What to do instead?
- Listen and only listen
If they do bring up their treatment, be a compassionate and good listener- only listen!
- Ask them how they are feeling or coping
You can check in with them and ask them how they are doing and feeling with all that is going on.
- Please let them know that you are there to support them
Let them know that you are available for them whenever they need and ask them how and when they might need support.
- Ask them if it is okay that you check up on them every now and then
Check if the couple are okay to be asked how they are doing or you should wait for them to bring up the topic when they feel like talking about it.
- Ask them how you can support them
Ask if there is something you can do to support them. Ask them if you can offer to drive them or give them company during clinic runs. Offer to bring them groceries when you go to get yours. Offer practical support, as the treatments can take a toll on how they feel physically. Offer to just lend an ear and listen- and be the best listener there is.
- Help them clarify their options, ideas
The most you can offer is to be a sounding board if you are lucky enough to be in the circle of trust for someone going through infertility. It is a privilege not to be taken lightly. Ask them questions or help them clarify their thoughts, without muddying the water with your opinions.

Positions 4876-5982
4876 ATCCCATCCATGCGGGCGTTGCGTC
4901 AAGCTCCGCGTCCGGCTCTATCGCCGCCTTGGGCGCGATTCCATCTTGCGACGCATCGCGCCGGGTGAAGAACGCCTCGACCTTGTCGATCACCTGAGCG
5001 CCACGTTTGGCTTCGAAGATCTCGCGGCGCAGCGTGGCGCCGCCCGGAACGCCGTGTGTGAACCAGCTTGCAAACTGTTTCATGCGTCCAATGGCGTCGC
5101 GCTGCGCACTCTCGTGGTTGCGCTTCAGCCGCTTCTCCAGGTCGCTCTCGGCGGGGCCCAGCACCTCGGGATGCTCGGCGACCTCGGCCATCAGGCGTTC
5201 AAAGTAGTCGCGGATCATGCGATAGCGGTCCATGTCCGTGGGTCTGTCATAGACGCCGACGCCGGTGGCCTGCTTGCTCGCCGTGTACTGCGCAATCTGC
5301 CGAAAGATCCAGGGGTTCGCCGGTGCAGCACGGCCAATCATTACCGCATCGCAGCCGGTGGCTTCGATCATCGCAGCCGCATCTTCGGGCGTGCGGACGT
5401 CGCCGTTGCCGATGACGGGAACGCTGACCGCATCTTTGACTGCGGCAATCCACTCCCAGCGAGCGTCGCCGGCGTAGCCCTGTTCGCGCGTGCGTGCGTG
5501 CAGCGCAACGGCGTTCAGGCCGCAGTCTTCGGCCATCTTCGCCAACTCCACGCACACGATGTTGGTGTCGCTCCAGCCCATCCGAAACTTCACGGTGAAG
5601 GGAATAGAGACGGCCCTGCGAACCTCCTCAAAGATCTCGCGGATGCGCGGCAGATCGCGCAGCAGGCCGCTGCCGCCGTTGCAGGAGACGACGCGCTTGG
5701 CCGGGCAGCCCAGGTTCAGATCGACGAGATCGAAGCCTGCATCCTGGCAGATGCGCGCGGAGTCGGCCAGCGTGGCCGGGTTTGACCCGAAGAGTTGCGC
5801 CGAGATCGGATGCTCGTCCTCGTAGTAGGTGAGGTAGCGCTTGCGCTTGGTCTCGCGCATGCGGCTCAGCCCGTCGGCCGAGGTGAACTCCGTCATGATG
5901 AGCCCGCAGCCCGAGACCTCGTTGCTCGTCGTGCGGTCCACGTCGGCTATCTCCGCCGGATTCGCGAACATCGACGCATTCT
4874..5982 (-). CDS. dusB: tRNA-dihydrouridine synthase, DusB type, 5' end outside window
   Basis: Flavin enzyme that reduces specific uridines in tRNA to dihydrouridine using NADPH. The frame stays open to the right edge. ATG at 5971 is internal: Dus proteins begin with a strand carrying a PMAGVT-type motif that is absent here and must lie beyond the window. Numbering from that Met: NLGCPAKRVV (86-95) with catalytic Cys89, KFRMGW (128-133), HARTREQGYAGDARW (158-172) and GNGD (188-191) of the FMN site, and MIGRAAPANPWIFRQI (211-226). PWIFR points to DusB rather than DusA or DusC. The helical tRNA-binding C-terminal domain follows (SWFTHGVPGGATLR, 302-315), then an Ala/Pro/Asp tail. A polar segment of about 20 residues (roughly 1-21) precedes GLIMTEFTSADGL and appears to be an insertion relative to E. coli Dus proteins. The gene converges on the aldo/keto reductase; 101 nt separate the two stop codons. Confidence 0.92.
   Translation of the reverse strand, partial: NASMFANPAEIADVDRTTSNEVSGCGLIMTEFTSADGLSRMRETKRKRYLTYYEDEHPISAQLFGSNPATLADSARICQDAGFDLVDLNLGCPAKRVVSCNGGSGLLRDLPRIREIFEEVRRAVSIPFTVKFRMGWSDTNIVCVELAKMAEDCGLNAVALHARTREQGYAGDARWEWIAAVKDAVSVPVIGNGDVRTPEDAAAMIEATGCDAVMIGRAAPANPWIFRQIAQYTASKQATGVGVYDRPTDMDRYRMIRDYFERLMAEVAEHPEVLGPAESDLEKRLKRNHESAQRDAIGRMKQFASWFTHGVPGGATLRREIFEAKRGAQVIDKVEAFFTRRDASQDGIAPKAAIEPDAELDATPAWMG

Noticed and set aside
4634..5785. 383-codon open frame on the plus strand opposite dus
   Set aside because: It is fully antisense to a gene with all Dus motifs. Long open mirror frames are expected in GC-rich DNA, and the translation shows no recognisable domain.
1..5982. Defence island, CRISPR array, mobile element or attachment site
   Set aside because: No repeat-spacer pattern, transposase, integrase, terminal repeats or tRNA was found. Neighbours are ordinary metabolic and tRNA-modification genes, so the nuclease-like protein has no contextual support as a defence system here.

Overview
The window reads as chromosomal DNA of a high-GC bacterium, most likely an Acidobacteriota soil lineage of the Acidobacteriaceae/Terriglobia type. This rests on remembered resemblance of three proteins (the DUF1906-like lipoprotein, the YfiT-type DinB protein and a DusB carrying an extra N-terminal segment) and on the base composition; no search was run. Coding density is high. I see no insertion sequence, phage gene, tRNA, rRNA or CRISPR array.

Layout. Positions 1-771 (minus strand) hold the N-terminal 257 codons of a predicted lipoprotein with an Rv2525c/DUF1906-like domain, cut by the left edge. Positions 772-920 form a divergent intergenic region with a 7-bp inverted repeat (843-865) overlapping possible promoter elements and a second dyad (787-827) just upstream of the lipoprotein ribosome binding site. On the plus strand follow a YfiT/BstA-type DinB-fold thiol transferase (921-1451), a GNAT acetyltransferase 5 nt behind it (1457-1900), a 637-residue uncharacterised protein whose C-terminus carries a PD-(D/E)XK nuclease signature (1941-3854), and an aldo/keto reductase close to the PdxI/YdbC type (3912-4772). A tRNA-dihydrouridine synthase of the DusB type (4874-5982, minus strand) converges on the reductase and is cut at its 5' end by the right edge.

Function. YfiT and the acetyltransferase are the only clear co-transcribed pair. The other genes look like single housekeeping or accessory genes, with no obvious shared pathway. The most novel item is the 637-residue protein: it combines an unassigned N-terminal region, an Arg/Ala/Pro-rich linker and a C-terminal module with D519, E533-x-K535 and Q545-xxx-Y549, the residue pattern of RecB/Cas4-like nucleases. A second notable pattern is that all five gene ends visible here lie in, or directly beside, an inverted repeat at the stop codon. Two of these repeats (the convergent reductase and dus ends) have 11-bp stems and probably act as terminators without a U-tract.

- Do not take it personally
If they refuse help or seem upset please know that infertility creates havoc in people’s lives and it might not have anything to do with you. Some examples are
- Offering suggestions
Lets say you know about this miraculous doctor that you HAVE to tell them about. Please ask them if they are looking for suggestions about doctor's/clinics before offering your advice. And if they say they aren't, please do no take that personally.
- Invite them and let them refuse
Whilst its very hard for women going through infertility to go to baby showers or kids parties, they would rather be asked than ignored. Please do not take it personally if they say no. Also offer to be their ‘safe haven’ touch point, and that they can come to you in the party if it gets too overwhelming.
- Making pregnancy announcements
Before any social media or group announcements for your pregnancy, send a message instead of a call to your friend - "I wanted to tell you I am pregnant before I announce it to everyone. I'm aware this could be hard for you. Whilst I know you care for me and wish me well, I completely understand if it might be difficult for you."
If you are reading this article, you are clearly someone who cares about your family member or friend who is going through treatment. Thank you for caring, making an effort and being there for your loved one. And if you are the one going through fertility treatments please feel free to forward this article to your friends and family so they can support you in ways that are kind and compassionate.